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My ‘Kind ‘ face seemed to draw unwanted attention

No I don’t mean that men were falling at my feet to gaze adoringly at it.

It was more the sort of face that invited people to tell their woes to.


It is summer and I am on the dart home after a thirteen hour shift at the hospital.  Exhausted, not just physically but mentally too.

I am what I term ‘peopled out’.

The day has been bedlam with hardly time for a tea break.

But at last I am cycling madly along the Merrion road and arrive in one piece at the dart station just in time for the train.

Happily the carriage I choose is empty.

I secure my bicycle to the rail , open the window and sit back with a long sigh.

The train stops at Booterstown and a woman gets in.

She sits down on the seat across from mine.

I can feel her looking at me even though I am staring out at the sea.

I concentrate on its color and texture and wishing I was swimming in it.

I hear her getting up.

‘Excuse me’ she leans across me to close the window.

Looking meaningfully down the empty carriage with its rows of unoccupied seats and closed windows, I say politely ‘If you don’t mind, I would like you to leave the window open. Its so stuffy and I have been stuck inside all day’

‘Oh but then I wont be able to hear you properly’

She is now settling herself down opposite me.

‘You know how it is when the windows are open? you can hear every rattle of the wheels and it makes talking impossible’

I stare at her in dismay realising what is coming but am too tired to object.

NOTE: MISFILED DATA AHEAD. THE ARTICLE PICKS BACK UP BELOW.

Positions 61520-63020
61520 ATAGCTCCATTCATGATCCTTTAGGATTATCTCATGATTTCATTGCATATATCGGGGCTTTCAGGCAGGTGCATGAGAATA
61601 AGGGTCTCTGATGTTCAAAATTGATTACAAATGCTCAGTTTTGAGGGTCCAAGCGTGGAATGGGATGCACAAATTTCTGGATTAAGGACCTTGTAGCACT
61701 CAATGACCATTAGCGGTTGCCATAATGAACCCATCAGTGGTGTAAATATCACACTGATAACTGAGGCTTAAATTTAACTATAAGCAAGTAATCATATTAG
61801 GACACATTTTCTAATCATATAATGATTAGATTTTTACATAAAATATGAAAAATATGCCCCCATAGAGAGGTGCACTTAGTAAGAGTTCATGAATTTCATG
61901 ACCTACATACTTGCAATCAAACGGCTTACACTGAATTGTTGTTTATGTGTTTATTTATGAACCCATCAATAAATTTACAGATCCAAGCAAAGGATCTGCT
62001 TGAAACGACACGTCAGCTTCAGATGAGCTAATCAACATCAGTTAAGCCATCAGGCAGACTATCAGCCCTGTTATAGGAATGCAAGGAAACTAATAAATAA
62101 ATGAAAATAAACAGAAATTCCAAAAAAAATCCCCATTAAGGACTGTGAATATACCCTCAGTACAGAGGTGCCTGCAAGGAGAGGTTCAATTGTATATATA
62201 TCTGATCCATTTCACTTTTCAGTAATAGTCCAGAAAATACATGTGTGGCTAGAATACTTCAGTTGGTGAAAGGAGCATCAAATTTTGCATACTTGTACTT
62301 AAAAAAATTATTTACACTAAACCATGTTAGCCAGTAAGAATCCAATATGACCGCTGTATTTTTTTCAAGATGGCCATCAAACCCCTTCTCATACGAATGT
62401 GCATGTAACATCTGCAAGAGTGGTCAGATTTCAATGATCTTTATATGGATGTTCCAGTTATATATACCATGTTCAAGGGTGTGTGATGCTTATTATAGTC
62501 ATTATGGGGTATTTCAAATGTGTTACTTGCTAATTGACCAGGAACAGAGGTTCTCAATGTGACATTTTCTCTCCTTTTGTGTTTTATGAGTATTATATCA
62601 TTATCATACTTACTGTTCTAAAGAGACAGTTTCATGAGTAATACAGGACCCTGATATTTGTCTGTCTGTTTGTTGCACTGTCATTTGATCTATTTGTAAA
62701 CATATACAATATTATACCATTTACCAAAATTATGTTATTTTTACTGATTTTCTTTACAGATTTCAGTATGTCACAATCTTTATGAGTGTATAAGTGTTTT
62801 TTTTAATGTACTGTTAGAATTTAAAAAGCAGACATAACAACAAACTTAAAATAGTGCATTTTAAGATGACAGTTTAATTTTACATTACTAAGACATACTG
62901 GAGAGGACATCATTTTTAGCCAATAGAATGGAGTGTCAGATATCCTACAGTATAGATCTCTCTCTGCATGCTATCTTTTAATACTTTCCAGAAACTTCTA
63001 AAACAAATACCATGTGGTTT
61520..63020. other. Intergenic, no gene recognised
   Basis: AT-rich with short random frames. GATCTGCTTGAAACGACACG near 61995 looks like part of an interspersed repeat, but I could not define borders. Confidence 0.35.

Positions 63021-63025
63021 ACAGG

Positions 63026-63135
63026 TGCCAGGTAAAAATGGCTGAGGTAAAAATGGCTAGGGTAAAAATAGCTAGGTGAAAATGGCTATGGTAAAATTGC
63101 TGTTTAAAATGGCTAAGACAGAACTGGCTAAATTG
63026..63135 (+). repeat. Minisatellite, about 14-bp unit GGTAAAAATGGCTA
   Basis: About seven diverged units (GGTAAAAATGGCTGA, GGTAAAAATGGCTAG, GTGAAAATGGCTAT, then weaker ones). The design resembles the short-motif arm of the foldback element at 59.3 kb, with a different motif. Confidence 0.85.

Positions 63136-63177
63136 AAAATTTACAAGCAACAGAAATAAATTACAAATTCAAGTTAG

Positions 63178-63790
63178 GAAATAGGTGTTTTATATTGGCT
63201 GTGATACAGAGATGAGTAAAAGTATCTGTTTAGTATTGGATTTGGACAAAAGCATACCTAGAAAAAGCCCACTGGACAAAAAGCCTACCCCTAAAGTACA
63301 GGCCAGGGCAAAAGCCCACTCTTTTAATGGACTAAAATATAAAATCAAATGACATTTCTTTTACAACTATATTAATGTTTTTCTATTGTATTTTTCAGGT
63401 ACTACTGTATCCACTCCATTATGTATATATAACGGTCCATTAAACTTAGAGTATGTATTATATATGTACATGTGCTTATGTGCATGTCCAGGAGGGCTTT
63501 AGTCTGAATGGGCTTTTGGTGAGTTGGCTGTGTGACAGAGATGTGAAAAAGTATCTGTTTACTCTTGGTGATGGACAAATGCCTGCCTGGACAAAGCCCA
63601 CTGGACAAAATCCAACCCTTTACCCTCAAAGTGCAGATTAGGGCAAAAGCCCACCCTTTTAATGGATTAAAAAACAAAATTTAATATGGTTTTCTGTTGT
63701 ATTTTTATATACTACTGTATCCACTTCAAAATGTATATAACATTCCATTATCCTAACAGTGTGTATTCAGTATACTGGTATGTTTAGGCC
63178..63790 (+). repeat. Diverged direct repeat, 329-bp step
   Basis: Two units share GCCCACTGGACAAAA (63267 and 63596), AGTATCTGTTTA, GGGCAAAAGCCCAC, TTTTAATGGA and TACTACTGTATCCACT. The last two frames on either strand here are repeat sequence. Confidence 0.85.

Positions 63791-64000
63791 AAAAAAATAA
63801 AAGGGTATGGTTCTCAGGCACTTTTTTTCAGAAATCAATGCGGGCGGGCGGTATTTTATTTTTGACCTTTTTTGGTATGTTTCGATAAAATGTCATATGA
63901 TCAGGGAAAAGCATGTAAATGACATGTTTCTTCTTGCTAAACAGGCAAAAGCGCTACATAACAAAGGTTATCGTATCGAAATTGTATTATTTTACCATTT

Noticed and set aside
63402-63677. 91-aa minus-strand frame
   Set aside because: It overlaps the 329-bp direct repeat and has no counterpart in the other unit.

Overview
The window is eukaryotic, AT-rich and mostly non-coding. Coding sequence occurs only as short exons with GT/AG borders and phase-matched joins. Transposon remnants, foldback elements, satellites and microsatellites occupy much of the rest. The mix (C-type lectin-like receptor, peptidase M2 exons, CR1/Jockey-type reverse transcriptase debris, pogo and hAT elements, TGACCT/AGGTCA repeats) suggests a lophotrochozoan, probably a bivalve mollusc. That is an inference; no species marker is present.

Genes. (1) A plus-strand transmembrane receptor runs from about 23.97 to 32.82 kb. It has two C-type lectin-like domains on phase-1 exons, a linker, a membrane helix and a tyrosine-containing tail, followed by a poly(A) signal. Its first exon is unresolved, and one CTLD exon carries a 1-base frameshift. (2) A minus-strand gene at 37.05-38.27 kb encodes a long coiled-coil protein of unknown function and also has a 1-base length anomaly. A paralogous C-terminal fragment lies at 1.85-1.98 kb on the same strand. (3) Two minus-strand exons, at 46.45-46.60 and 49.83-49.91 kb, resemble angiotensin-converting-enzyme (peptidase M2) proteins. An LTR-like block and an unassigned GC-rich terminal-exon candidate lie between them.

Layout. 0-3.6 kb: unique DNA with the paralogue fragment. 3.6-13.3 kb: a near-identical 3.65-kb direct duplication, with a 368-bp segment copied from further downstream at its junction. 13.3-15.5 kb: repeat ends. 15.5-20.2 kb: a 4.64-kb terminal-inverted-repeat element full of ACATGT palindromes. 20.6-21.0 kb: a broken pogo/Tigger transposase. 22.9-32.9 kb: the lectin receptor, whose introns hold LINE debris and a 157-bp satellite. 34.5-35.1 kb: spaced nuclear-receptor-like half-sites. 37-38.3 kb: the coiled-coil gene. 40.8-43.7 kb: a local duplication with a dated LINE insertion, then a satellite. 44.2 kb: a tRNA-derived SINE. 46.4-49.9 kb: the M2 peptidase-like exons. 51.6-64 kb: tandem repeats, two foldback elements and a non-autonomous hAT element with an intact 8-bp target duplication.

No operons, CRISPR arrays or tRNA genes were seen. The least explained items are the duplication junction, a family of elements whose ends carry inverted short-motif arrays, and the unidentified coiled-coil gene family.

Regarding me for a moment, as though considering where to begin, she then starts.

‘I have made the biggest mistake of my life’

‘I hope you don’t mind me telling you this, but you do have such a kind face’.

She goes on to tell me that she has just recently bought a house in Salthill Galway to be near her newly married daughter, not realising her daughter had been planning to move back to Dublin.

And had done so recently.

‘So I come all the way up to visit her … see if she needs a hand and she is so annoyed that I haven’t rung her in advance that she wouldn’t open the door for an age.  She says they don’t need help and as she doesn’t have a spare bed I can’t stay with them so now I’ve to go and stay the night with a friend’.

She looks at me as she pauses for a breath and for one dreadful minute I think she might ask if she can stay with me.

The woman with the kind face.

But she doesn’t.

Instead she continues her rant.

‘I think it is very selfish … after all I’ve done for her  …. so ungrateful.. ring in advance… as though I was a stranger… have you any daughters?

She has to repeat the last question as I am no longer listening.

But she persists, so I take a deep breath and reply.

‘Yes I have two daughters, and in fairness, as we are in a digital age, whether we like it or not, the norm is to ring and check if it’s suitable to visit, so that’s what I do.

She opens her mouth but closes it again.

‘I suppose you are right’ she says at last ‘Oh look! here is my stop’.

The dart is pulling into Killiney station.

She picks up her designer bag and hoists it onto one shoulder. Her hair is impeccably groomed. Her outfit glamorous.

I catch a glimpse of myself in the window, red faced, hair array.

Then just before the door opens she turns to me again.

‘I envy you, you look so serene’

With that she hops onto the platform, high heals clicking along the stone steps.

I watch her disappear through the turnstile then practice pulling mean faces at my reflection in the window.

But its no good I just cannot change that kind serene face.

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The end

Many thanks to Nutan http://www.nutan.ie/ for the ‘Kind face’ photo’s